Though the bulk of the house is largely traditional, the new kitchen is decidedly modern. By removing a wall, Nick had room to construct a professional kitchen three times the size he suffered at Lure. The floors are slate, the vent hoods are copper and the walls are wrapped in gleaming white subway tiles. Yards of counter space will facilitate Nick's private cooking classes.

Hanging on the kitchen wall are two framed menus, each signed by the chefs of the respective restaurants. They are souvenirs from an orgiastic food trip to Chicago where Nick and Giovanna dined at Alinea and Charlie Trotter's. While these two restaurants serve vastly different cuisines, they share a bold conviction: that diners can be pampered without being babied. Both restaurants employ tasting menus, which compel diners to eat what the chef feels like cooking.

Similarly, the Estate on Coffee Creek will offer only a prix fixe tasting menu, priced at $125 per person for 10 to 12 courses. Giovanna's wine pairings cost extra. Though items change weekly, the courses will adhere to a fixed arrangement, taking diners on a culinary journey from soup to sweets. Along the way, there are tastes from the garden, the sea, the grill, the wild and from wherever it is cheese hails.

"Are tasting menus for everybody?" Nick asks rhetorically. "Of course not. But if you have a sense of adventure, if you are willing to put yourself in the hands of the chef and let him do what it is he does, then they definitely are for you."

It's not surprising that Nick is desperate for a dose of creative liberty. When he was running Lure, he had no freedom. Even though Lure was a bona fide seafood restaurant, Nick was obliged to keep steak on the menu. ("You gotta have a filet," he groans.) Worse, Lure's tiny kitchen forced Nick to take culinary shortcuts, like serving the same starch and veg with multiple entrées.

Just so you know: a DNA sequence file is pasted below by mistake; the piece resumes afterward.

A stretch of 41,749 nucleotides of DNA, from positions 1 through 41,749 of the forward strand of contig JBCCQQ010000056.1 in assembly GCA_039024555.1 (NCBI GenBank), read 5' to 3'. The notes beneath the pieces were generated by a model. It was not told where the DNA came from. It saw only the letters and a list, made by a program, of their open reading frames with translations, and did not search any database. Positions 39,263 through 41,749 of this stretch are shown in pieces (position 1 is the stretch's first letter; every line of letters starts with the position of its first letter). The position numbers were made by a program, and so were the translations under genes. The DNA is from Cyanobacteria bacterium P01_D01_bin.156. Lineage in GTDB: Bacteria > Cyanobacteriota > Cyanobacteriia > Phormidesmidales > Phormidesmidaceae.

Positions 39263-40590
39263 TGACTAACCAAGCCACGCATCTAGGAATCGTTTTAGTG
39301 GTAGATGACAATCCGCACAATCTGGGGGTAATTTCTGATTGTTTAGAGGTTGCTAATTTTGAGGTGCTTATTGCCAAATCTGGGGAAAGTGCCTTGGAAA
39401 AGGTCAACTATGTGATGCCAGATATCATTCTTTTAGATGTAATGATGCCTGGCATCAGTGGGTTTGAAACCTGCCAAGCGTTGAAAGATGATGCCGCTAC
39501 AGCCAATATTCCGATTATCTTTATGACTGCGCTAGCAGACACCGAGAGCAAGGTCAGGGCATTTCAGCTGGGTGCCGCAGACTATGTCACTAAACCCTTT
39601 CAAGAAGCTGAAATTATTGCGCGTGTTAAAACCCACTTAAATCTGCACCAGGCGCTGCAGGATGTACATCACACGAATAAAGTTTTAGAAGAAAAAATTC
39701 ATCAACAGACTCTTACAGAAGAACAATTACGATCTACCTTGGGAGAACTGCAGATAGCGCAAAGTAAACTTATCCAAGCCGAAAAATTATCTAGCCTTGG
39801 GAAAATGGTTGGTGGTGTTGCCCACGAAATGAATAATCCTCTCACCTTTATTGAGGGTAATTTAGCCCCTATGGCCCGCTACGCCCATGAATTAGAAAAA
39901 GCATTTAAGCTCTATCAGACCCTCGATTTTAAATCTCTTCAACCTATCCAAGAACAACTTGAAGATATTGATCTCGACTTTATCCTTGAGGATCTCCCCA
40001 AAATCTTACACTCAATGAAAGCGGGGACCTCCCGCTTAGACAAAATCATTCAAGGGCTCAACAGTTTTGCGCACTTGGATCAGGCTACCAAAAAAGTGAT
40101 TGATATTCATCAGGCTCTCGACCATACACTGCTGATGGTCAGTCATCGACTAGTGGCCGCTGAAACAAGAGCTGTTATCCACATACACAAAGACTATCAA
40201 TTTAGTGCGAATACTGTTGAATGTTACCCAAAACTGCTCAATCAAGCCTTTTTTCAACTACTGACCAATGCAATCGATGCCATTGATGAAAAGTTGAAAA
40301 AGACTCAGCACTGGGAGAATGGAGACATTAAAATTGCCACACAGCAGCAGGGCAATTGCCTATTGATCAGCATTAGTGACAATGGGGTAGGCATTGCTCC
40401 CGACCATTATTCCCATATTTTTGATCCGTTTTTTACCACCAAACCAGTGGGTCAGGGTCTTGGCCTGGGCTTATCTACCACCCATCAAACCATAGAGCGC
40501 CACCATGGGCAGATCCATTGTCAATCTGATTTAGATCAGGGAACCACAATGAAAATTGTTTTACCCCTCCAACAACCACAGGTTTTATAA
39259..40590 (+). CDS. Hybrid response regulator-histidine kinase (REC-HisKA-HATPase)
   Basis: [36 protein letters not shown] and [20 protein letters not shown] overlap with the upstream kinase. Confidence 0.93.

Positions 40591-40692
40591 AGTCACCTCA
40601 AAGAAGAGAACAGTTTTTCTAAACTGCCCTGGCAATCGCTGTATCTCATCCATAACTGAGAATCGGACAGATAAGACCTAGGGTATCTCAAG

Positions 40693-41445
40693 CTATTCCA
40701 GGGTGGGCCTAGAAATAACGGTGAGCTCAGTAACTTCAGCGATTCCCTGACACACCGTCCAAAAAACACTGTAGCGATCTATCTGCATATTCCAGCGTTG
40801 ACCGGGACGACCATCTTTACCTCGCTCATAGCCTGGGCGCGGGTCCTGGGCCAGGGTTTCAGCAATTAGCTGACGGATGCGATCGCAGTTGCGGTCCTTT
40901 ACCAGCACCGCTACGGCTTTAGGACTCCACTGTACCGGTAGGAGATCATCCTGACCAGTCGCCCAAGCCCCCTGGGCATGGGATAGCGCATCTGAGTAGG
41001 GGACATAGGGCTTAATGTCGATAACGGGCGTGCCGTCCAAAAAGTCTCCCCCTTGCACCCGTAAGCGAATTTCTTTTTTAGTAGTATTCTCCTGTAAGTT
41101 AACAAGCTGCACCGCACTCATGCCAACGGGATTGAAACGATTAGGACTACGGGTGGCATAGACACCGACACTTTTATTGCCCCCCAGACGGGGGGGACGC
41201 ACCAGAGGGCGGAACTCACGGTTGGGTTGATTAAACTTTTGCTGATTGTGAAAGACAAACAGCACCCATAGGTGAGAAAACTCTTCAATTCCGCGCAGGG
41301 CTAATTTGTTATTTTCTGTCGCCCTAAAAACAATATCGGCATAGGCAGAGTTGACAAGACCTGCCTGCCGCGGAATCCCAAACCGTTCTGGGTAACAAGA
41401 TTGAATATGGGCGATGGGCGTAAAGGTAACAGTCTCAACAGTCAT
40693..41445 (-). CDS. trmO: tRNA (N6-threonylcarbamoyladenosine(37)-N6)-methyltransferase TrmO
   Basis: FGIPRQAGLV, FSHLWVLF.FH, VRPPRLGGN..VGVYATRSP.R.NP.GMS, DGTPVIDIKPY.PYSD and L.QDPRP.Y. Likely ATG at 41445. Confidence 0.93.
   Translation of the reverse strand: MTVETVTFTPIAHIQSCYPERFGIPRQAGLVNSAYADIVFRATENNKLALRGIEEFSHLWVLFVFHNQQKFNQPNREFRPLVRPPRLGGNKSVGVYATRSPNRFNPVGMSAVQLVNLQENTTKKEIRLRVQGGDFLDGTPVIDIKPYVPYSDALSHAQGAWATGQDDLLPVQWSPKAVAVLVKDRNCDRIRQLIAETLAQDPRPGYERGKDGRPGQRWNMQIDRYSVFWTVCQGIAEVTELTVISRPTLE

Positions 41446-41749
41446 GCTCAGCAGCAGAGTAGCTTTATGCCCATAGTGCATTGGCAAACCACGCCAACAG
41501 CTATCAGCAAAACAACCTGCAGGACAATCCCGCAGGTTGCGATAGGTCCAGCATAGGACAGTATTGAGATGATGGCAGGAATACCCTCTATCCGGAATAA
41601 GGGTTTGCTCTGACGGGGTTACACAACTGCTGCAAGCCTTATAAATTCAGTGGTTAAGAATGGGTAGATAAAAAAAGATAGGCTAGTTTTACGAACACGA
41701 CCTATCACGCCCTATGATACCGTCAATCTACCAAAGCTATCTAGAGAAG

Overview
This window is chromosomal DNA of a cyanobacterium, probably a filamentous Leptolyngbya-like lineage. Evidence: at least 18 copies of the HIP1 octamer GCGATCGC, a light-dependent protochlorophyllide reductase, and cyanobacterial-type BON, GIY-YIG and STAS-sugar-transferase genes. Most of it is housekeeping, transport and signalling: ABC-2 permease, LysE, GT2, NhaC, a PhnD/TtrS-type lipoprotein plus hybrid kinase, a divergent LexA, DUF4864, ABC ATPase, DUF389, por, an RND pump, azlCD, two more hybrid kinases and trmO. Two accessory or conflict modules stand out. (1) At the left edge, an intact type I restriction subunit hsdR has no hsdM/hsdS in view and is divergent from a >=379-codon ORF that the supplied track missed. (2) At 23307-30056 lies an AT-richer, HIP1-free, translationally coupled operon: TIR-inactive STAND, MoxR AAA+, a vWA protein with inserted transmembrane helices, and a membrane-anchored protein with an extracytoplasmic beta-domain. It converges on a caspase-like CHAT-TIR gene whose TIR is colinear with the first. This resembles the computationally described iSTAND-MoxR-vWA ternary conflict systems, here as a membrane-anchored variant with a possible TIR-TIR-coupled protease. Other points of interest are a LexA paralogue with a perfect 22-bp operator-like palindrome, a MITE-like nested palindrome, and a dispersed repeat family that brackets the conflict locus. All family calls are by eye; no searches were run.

Now that much of the heavy renovation is behind him, Nick has the freedom to chase perfection. In his immediate area there are apple orchards, berry patches, poultry farms, pork producers and suppliers of still-warm goat's milk. A short drive south lands the chef in Amish country, where weekly produce auctions keep his pantry well stocked with local goodness. "It's like a chef's wet dream out here," he says.

But are diners willing to drive long distances to pay large sums of money for dinner in this economy?

"We are a special-occasion restaurant and I don't mind saying it," explains Nick. "All we need is 2,000 guests per year to fill our seats." That's about a dozen guests each on Friday and Saturday night, the only days the restaurant will be open. Located roughly equidistant from Cleveland, Youngstown and Erie in the heart of Ohio wine country, Kustala is confident he can succeed.

If you ask him, he already has. Adjusting comfortably in the upstairs living quarters, the Kustalas just welcomed their first child, Nick Jr., into the fold.

"Both Giovanna and I are only children," divulges Nick. "And growing up, both of our fathers worked so much they were rarely around the house. My wife and I knew we wanted to work together and have our family around as much as possible. This allows us to do that."

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Douglas Trattner

For 20 years, Douglas Trattner has worked as a full-time freelance writer, editor and author. His work on Michael Symon's "Carnivore," "5 in 5" and “Fix it With Food” have earned him three New York Times Best-Selling Author honors, while his longstanding role as Scene dining editor garnered the award of “Best...